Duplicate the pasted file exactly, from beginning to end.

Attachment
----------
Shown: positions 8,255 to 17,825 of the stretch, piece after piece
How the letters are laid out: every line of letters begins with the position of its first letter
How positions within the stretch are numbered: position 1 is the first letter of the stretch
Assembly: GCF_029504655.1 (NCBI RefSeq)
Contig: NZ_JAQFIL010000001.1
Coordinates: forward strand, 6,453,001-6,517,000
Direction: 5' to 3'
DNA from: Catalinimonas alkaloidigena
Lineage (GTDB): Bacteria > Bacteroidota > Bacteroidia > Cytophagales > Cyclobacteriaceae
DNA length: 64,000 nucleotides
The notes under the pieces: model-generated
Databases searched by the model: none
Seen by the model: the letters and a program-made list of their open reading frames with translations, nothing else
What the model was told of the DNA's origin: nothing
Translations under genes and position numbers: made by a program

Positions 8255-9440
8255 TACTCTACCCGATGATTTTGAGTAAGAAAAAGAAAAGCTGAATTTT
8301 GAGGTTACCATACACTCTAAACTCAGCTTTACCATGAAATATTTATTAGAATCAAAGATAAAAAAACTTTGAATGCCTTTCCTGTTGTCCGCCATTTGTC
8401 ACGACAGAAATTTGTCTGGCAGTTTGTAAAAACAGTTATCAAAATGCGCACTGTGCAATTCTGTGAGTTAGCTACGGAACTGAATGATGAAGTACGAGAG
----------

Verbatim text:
Shown: positions 8,255 to 17,825 of the stretch, piece after piece
How the letters are laid out: every line of letters begins with the position of its first letter
How positions within the stretch are numbered: position 1 is the first letter of the stretch
Assembly: GCF_029504655.1 (NCBI RefSeq)
Contig: NZ_JAQFIL010000001.1
Coordinates: forward strand, 6,453,001-6,517,000
Direction: 5' to 3'
DNA from: Catalinimonas alkaloidigena
Lineage (GTDB): Bacteria > Bacteroidota > Bacteroidia > Cytophagales > Cyclobacteriaceae
DNA length: 64,000 nucleotides
The notes under the pieces: model-generated
Databases searched by the model: none
Seen by the model: the letters and a program-made list of their open reading frames with translations, nothing else
What the model was told of the DNA's origin: nothing
Translations under genes and position numbers: made by a program

Positions 8255-9440
8255 TACTCTACCCGATGATTTTGAGTAAGAAAAAGAAAAGCTGAATTTT
8301 GAGGTTACCATACACTCTAAACTCAGCTTTACCATGAAATATTTATTAGAATCAAAGATAAAAAAACTTTGAATGCCTTTCCTGTTGTCCGCCATTTGTC
8401 ACGACAGAAATTTGTCTGGCAGTTTGTAAAAACAGTTATCAAAATGCGCACTGTGCAATTCTGTGAGTTAGCTACGGAACTGAATGATGAAGTACGAGAG